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Thought this is a rather simple thing, but I was not able to find a solution. I have a polynomial expression like:

 expr1 = a^2 - b + c * d
 expr2 = a - b
 expr3 = -a + b - c

and I want to replace every - sign to +:

 expr1new = a^2 + b + c * d
 expr2new = a + b
 expr3new = a + b + c

The problem is that

FullForm[a - b]
(* Plus[a, Times[-1, b]] *)

thus I cannot use simple replacement. Do you know a simple way for that?

Update This example does not work with simple replacements:

expr4 = (1 - I) a;
expr4 /. {-1 -> 1}
FullForm[expr4]

(* (1 - I) a
Times[Complex[1, -1], a] *)
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  • 1
    $\begingroup$ Do you really mean every minus? So given this input expr = a - b + Sqrt[-x]; which can be complex depending on x, you want the output to become real (depending on x)? as in expr = a + b + Sqrt[x]; $\endgroup$ – Nasser Apr 13 '14 at 15:20
  • $\begingroup$ @Kuba: Thanks, i was not careful. I added the example which does not work for me. $\endgroup$ – NicoDean Apr 13 '14 at 15:24
  • $\begingroup$ @Nasser: I only use complex multivariable polynomial expressions. (thanks, I added the note). $\endgroup$ – NicoDean Apr 13 '14 at 15:25
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You have found the snags and you're right -- it's a simple matter. You just need the right rules.

For a pure symbolic expression you can use Kuba's suggestion.

a^2 - b + c*d /. -1 -> 1
a^2 + b + c d

For dealing with complex numbers you can use

(1 - b I) a /. x_Complex /; Im[x] < 0 -> Conjugate[x]
(1 + b I) a

If your expressions are more complicated than these, you might need more elaborate rules. But I offer more without knowing what form the more complicated expression take.

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  • $\begingroup$ Nice trick, decomposing the complex into Re and Im. This works. And it can be generalized to: expr = expr /. {x_Complex /; Re[x] < 0 -> -Conjugate[x], Im[x] < 0 -> Conjugate[x], -1 -> 1} - that seems to work for all cases. Thanks. $\endgroup$ – NicoDean Apr 13 '14 at 15:46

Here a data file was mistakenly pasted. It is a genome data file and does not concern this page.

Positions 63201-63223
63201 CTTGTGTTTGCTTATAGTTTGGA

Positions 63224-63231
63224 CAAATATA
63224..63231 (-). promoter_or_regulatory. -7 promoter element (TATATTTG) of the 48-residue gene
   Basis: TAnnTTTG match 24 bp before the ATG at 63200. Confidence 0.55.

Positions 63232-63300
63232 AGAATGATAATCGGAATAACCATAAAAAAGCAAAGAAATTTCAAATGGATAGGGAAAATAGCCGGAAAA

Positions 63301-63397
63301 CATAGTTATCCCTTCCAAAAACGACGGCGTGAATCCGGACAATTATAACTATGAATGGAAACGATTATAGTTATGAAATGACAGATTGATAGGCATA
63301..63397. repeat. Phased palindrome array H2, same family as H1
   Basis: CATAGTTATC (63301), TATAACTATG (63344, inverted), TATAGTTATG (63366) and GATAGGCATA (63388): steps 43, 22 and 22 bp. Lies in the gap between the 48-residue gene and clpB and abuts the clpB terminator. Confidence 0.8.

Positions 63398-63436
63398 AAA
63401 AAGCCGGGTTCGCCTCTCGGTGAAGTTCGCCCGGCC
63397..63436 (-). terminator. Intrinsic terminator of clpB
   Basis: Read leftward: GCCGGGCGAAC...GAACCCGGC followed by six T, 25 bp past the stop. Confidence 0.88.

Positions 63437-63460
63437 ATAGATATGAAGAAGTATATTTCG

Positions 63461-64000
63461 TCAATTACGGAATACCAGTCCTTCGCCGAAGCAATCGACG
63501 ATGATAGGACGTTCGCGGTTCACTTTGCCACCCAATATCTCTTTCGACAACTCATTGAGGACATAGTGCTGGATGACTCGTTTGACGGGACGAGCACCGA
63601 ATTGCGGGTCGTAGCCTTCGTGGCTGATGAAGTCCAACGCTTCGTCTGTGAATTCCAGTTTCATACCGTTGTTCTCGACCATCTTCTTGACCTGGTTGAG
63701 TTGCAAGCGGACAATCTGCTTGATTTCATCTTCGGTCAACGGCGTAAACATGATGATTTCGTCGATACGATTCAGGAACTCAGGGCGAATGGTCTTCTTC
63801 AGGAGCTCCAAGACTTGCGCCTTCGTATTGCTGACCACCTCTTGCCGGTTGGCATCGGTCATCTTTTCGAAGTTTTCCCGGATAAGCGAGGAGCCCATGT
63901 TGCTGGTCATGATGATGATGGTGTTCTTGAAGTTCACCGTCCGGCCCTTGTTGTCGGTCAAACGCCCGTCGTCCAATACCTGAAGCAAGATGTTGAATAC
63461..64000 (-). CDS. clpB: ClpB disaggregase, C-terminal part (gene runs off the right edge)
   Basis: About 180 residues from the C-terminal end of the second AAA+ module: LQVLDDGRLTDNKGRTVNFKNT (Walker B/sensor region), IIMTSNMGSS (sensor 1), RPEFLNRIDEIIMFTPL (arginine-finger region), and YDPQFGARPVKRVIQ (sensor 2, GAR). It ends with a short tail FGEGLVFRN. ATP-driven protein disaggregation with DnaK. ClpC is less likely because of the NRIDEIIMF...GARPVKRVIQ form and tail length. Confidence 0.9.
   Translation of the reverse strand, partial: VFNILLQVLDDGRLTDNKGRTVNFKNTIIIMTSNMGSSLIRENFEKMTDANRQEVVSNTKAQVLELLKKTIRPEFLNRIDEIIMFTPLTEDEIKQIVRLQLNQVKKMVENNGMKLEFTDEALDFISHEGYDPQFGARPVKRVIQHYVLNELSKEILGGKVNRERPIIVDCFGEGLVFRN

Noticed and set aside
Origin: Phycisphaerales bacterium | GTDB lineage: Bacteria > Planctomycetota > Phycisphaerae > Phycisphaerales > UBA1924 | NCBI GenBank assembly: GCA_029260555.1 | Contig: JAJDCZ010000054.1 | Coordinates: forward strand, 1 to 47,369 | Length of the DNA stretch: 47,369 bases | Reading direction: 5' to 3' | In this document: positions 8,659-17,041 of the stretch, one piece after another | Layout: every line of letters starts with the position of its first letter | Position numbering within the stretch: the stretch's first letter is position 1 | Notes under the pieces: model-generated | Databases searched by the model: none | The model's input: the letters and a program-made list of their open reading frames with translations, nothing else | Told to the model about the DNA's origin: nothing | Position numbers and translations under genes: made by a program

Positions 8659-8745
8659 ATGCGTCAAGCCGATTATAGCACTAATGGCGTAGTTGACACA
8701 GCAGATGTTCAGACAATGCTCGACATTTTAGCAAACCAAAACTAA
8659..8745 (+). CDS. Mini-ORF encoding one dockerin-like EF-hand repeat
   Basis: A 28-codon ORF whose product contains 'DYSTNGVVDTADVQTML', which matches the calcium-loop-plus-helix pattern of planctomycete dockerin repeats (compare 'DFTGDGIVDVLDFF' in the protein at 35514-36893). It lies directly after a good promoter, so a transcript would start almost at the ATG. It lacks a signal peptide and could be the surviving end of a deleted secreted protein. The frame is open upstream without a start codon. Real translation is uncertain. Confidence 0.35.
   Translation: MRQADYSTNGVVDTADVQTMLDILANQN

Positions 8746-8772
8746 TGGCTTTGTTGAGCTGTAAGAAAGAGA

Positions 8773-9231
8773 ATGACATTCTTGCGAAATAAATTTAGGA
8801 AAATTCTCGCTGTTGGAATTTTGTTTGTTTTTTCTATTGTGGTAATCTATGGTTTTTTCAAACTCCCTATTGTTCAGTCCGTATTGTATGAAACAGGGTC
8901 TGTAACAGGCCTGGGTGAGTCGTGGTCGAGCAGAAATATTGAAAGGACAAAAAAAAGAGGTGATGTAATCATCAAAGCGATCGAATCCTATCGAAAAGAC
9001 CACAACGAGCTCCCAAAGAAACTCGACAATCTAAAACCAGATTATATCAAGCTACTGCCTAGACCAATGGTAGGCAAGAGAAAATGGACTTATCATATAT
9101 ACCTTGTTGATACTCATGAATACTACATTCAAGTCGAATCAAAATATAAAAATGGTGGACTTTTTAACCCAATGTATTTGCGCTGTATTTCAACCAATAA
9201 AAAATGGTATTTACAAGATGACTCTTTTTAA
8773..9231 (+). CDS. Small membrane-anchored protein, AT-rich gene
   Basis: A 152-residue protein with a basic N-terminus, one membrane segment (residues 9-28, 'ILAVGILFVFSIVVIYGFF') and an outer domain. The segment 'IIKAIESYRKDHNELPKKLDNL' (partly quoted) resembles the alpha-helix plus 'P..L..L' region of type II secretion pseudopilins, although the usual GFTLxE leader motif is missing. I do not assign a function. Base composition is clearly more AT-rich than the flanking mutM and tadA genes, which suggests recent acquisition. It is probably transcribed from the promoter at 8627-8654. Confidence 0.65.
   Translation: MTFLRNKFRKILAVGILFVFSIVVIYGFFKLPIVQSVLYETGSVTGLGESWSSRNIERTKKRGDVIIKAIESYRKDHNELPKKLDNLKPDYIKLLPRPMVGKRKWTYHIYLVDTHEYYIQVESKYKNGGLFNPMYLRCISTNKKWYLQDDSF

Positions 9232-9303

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For most of these cases, judicious use of the undocumented function Internal`SyntacticNegativeQ[] works nicely:

Replace[{a^2 - b + c d, a - b, -a + b - c}, x_?Internal`SyntacticNegativeQ :> -x, {-1}]
   {a^2 + b + c d, a + b, a + b + c}

It will have trouble with complex numbers, however:

(3 - 4 I) (a - b I) E^(I t) /. x_?Internal`SyntacticNegativeQ :> -x
   (-3 + 4 I) (a - I b) E^(I t)

so just use Conjugate:

(3 - 4 I) (a - b I) E^(I t) /. x_Complex /; Negative[Im[x]] :> Conjugate[x]
   (3 + 4 I) (a + b I) E^(I t)

However, none of these can deal with -3 + 4 I; thus, a separate rule for real parts is necessary:

Replace[-3 + 4 I, {x_Complex /; Negative[Re[x]] :> -I Conjugate[I x]}, {-1}]
   3 + 4 I

Fold[Replace[#, #2, {-1}] &, (-3 - 4 I) (a - b I) Exp[-I t],
     {x_Complex /; Negative[Re[x]] :> -I Conjugate[I x], 
      x_Complex /; Negative[Im[x]] :> Conjugate[x], 
      x_?Internal`SyntacticNegativeQ :> -x}]
   (3 + 4 I) (a + I b) E^(I t)
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Allways you can use pattern replace

expr1 = a^2 - b + c*d
expr2 = a - b
expr3 = -a + b - c

expr/. Times[-1, x_] :> Times[1, x]

(*
a^2 + b + c * d
a + b
a + b + c
*)
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How about

PlusToMinus[expr_] := ToExpression[StringReplace[ToString[expr], "+" -> "-"]]
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  • $\begingroup$ This is quite a clever idea, though I don't think you need the _Plus pattern since there are other legal expressions (like (a + b) (a - b)) that wouldn't work when you match like this. Just a regular blank _ pattern should be fine. Also, the question was about replacing minus to plus, not plus to minus. I'm also wondering if there are any situations where this string replacement could produce bad results, but I can't think of any right now. $\endgroup$ – Sjoerd Smit Jul 26 at 9:39
  • $\begingroup$ What will happen for the following input: -x 0.0000000000001? $\endgroup$ – Shadowray Jul 26 at 9:49
  • $\begingroup$ @Shadowray maybe just remove the plus pattern, I just put it to look fancy. Then you just get an identity function $\endgroup$ – user2757771 Jul 26 at 18:02

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